But my father testified. He took the Fifth Amendment. He refused to tell them anything on grounds that it might incriminate him. He was then given the choice of getting fired from his job or quitting. He quit. He was very close to having a vested pension plan. He had worked nineteen years for the telephone company. He got nothing. It makes sense that my father would quit. He was proud. He was a strong, silent, farm-boy type – an easy type to take advantage of. He would not argue and defend himself with a lawyer and stuff like a city person might have done. It was hard after that. He said one day that he remembered that when he would go into a store as an employee of the telephone company the ladies “would treat you with such respect.”  Well, they sure did not treat him as a suspected communist enemy of the country with respect. And we began a downward social and financial decline.


  1. The product of thinking people.
    Joe can entertain us,
    Just him and his guitar.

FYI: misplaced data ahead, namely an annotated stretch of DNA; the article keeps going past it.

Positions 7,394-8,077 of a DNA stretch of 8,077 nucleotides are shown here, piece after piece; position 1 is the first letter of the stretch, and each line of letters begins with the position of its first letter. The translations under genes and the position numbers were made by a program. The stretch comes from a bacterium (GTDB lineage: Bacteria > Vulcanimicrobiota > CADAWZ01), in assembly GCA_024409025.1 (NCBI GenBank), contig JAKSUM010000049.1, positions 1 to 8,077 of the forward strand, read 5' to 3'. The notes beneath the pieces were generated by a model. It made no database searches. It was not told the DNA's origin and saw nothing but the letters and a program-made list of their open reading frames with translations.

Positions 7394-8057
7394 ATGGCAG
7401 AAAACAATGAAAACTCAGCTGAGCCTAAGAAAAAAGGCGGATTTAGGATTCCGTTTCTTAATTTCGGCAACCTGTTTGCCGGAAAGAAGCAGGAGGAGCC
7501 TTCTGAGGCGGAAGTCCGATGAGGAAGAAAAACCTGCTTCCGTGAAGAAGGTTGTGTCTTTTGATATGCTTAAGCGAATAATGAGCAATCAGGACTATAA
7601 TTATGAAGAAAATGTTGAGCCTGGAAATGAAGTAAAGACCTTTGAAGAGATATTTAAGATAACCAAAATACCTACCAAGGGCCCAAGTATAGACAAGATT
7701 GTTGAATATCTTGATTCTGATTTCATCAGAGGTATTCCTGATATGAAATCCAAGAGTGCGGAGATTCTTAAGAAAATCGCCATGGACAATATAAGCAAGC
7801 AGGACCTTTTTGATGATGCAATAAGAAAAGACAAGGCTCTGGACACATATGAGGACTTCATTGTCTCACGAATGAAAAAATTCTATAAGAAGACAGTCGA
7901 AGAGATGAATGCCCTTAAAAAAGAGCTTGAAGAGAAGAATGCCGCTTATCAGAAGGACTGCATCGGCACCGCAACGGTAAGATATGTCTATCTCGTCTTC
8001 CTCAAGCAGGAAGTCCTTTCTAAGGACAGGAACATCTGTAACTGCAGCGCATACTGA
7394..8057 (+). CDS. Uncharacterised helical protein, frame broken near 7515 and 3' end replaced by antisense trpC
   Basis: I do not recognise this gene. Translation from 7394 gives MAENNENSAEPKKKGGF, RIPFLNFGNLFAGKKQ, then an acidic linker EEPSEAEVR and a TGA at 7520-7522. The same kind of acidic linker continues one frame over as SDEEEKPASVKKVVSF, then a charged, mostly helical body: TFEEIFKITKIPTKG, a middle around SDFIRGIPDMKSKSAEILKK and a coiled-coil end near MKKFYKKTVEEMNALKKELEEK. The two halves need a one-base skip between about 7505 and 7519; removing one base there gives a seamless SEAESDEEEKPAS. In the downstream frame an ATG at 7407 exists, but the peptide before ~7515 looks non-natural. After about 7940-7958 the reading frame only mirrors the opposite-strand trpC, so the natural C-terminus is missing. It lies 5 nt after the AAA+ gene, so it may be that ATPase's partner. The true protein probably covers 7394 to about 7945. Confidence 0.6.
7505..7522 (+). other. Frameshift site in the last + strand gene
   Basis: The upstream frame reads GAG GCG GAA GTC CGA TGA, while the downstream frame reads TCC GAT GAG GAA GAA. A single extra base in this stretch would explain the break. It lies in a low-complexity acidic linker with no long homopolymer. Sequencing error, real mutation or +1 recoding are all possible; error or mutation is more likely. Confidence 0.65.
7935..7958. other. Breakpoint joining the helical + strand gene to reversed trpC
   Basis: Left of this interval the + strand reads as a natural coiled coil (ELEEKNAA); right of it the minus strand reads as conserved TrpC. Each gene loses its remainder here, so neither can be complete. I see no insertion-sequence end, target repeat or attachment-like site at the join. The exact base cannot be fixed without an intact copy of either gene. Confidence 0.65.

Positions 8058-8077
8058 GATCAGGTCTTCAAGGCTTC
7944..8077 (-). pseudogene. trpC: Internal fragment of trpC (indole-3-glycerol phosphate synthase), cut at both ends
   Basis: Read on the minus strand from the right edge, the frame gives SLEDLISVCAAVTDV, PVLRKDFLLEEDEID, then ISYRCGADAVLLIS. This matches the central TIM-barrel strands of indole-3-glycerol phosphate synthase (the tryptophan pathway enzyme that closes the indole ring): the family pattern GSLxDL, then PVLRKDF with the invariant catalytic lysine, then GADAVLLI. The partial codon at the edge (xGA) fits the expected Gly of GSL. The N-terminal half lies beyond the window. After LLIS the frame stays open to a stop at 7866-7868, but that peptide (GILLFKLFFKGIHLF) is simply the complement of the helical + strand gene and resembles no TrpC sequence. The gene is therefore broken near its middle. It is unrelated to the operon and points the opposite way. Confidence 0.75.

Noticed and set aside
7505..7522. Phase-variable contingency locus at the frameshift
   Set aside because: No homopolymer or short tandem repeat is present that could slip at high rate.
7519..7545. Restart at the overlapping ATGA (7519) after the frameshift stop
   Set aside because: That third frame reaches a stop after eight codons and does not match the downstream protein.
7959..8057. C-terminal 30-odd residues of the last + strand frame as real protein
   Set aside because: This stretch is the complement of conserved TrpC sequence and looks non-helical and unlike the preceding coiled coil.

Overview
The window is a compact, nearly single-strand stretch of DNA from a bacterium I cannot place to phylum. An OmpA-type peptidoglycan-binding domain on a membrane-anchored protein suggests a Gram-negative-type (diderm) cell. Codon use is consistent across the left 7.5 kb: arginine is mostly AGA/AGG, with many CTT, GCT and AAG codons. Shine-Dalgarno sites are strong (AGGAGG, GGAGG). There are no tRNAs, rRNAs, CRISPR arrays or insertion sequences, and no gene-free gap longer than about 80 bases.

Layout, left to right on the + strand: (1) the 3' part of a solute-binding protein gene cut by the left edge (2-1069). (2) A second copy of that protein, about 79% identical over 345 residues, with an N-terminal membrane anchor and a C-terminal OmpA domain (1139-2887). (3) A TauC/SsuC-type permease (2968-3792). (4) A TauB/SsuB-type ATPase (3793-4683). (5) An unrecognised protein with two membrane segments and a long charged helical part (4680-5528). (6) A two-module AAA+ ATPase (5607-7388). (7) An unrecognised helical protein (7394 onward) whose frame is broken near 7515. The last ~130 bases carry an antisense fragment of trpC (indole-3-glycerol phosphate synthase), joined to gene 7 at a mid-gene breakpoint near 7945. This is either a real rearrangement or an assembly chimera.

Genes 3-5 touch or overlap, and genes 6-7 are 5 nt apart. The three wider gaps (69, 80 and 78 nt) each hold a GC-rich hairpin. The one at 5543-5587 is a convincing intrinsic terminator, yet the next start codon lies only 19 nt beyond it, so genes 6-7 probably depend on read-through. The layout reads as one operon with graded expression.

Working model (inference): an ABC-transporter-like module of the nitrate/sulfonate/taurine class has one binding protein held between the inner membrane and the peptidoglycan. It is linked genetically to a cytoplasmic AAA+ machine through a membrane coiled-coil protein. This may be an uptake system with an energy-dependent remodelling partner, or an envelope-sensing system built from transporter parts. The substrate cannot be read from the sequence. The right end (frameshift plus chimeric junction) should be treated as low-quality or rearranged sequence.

It's a nice afternoon if you can get one.

  2. That was a fascinating account Joe. I like your writing style. Having grown up at about the same time as you, (in Richmond, Va incidentally), I can absolutely visualize those stories. I've written several long-form stories, one a novel, and an autobiography of my teenage years along with assorted short pieces. I use Ken Babbs as my sounding board whenever I possibly can since Babbs can be brutally honest. And he has a great sense of humor when my stuff comes unhinged.
    This is turning into a really good project. I look forward to each installment. Thanks!

  3. This is fascinating. Good for your father. His son can be proud of him now.